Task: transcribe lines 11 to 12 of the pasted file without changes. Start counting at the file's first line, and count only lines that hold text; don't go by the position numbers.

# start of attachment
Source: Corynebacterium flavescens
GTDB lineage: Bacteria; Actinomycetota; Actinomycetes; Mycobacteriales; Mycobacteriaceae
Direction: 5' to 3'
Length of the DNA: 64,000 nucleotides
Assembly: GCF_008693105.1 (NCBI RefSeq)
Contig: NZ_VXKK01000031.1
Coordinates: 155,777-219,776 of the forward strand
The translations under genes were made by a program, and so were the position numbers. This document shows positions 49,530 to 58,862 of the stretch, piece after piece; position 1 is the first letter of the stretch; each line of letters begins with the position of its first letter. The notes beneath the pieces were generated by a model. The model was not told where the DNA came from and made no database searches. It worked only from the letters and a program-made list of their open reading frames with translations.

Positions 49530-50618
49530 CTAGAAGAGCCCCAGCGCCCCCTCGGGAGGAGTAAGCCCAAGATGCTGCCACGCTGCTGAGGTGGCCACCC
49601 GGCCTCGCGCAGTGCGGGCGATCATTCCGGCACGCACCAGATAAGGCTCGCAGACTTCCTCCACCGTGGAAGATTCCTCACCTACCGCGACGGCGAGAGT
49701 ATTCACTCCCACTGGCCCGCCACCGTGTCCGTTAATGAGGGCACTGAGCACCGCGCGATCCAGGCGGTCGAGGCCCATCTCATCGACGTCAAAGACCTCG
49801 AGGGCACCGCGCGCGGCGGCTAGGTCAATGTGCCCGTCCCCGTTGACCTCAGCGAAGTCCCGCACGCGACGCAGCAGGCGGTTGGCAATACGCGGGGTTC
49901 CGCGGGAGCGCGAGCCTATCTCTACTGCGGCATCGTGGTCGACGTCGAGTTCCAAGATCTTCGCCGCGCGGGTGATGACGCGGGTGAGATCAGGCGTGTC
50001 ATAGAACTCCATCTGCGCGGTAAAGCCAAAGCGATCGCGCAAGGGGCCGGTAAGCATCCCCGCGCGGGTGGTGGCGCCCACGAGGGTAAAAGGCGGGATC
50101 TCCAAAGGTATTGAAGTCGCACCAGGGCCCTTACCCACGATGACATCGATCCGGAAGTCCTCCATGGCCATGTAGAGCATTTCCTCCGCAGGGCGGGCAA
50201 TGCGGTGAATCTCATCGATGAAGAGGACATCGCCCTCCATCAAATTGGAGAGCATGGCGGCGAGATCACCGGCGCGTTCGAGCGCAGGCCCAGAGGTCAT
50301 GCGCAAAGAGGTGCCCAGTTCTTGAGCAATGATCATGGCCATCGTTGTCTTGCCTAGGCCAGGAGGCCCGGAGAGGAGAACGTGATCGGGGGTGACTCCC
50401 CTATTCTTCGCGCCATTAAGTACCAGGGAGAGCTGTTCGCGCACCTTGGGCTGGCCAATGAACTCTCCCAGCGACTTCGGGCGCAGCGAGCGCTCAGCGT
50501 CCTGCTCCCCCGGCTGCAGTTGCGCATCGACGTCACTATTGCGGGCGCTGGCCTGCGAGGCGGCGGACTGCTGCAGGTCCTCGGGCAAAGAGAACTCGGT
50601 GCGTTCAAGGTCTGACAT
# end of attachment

49601 GGCCTCGCGCAGTGCGGGCGATCATTCCGGCACGCACCAGATAAGGCTCGCAGACTTCCTCCACCGTGGAAGATTCCTCACCTACCGCGACGGCGAGAGT
49701 ATTCACTCCCACTGGCCCGCCACCGTGTCCGTTAATGAGGGCACTGAGCACCGCGCGATCCAGGCGGTCGAGGCCCATCTCATCGACGTCAAAGACCTCG